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925 Silver Collection

Sleeping with Art, Waking with Nature By Margaret Hawkins


Georgia O’Keeffe, “Sky above Clouds IV,” 1965, oil on canvas, 8 x 24’. Courtesy of © The Art Institute of Chicago.

When I was in high school I liked to take the train downtown and walk across the city, then spend the day wandering through the Art Institute of Chicago. Sometimes I took friends, but I often went alone, and on those occasions I indulged in a persistent fantasy about hiding in the bathroom at closing time and waiting there until the guards left. I had no plan beyond that, and no desire to touch the art. I just needed more private time with the objects and believed that if I could be truly alone with them, then something good would happen to me. I pictured spending the night there, sleeping on a padded bench in front of medieval panel paintings, maybe, or those enormous Georgia O’Keeffe clouds or the marble Lachaise nude, then waking up under a skylight at dawn. It seemed romantic to me, transformational. Nourishing. I imagined the stuff I got from art, whatever that was, seeping into me while I slept.

It’s good I didn’t attempt to execute this plan. If I’d been caught, as I surely would have been, I never could have explained why I did it in a way that didn’t sound crazy or sinister. I couldn’t have articulated what I see clearly now — that being by oneself with art makes you feel less alone. 

Roger Brown House, New Buffalo, Michigan. Courtesy of the School of the Art Institute of Chicago.

Recently I spent nearly two weeks in residency at the Roger Brown house, with its adjacent guest house and studio, in New Buffalo, Michigan. Being there reminded me of my high school fantasy.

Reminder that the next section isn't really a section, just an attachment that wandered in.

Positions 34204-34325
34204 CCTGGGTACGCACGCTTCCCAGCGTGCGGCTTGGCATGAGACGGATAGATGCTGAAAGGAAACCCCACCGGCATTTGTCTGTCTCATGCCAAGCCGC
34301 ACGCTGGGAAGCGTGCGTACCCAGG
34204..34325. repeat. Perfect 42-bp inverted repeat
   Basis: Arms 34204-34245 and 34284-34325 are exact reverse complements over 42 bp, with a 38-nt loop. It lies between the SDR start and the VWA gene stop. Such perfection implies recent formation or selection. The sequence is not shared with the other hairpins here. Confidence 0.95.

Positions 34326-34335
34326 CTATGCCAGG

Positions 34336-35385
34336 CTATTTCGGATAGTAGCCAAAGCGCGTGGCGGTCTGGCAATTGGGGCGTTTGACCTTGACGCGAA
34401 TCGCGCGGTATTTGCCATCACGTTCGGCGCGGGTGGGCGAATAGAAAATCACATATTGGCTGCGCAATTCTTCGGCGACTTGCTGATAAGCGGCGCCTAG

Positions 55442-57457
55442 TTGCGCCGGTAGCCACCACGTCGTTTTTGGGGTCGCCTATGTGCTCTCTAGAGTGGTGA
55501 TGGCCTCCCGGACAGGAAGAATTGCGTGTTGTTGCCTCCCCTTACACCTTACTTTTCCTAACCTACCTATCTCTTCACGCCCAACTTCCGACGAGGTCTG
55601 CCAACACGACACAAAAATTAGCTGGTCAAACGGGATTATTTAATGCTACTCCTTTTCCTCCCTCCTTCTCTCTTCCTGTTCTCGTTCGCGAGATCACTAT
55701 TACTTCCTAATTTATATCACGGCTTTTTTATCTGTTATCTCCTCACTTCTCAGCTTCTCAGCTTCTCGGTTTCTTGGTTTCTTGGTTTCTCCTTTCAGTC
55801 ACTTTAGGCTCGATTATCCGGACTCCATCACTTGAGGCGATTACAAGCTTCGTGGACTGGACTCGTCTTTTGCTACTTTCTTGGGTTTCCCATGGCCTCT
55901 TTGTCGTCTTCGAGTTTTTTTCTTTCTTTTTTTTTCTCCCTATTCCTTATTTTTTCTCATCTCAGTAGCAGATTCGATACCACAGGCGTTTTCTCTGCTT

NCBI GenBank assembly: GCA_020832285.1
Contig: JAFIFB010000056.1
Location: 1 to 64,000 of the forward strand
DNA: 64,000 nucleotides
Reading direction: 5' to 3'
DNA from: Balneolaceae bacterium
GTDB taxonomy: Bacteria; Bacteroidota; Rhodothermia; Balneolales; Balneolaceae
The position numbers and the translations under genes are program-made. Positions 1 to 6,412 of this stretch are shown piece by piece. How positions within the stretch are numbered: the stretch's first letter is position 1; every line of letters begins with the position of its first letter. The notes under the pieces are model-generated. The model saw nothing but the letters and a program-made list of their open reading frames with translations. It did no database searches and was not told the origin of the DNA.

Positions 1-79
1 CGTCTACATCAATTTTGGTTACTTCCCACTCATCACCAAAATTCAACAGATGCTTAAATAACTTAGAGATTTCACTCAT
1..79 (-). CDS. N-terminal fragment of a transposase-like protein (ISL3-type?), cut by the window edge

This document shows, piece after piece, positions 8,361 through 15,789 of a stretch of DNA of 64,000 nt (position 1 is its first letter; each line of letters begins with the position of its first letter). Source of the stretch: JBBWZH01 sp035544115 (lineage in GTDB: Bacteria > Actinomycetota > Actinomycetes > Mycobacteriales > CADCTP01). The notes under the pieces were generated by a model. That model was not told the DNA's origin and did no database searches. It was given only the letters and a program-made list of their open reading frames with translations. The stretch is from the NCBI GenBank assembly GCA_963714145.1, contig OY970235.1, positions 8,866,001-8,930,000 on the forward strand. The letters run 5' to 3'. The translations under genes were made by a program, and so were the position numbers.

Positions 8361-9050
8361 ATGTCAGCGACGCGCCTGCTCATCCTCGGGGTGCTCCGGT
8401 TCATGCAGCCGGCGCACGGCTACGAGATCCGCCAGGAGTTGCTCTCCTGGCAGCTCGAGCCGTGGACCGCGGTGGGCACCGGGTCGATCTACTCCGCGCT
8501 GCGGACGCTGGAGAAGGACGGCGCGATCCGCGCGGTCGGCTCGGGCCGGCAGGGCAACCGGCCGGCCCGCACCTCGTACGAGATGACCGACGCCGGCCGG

Roger Brown was a Chicago artist known for his association with the Chicago Imagist painters. He moved here from Alabama in the 1960s to study at the School of the Art Institute of Chicago (SAIC) stayed, and became quite successful. When he died, in 1997 at the age of 56, he left SAIC his summer house in New Buffalo to be used for artist retreats by faculty and staff. 

Roger Brown (left) and George Veronda with their dog, Babe, in New Buffalo, Michigan, c. 1982. Photographer unknown. Courtesy of Kavi Gupta Gallery, Chicago.

Brown’s partner, architect George Veronda, who died in 1984, designed the place. It’s meant to blend into the landscape, directly quoting from the Mies van der Rohe house in Plano, Illinois. When they built it in the late seventies, the house was surrounded by nature, nestled between the dunes of Lake Michigan and the picturesque Galien River. Now, it’s surrounded by mansions. A casino looms nearby. But the views — inside and out — mostly remain.

The house is filled with art. Some is Brown’s own and some is work by his friends, but many of the items there come from the thousands of objects he collected from around the world and around the city. Kitsch mixes with fine art mixes with folk art mixes with tribal objects from Africa. Turn around from the stove and you might bump into a velvet Elvis. Open your eyes in the morning to a wall of Caribbean barber shop signs and haircut menus, then reach for your glasses, but be careful not to knock over a wooden dog. Stare back at the neon-colored eyes of two Ed Paschke paintings as you proceed down the hall to the kitchen. Glance up from the microwave to confront a metallic face affixed to an old-fashioned mesh strainer that has been made into a mask.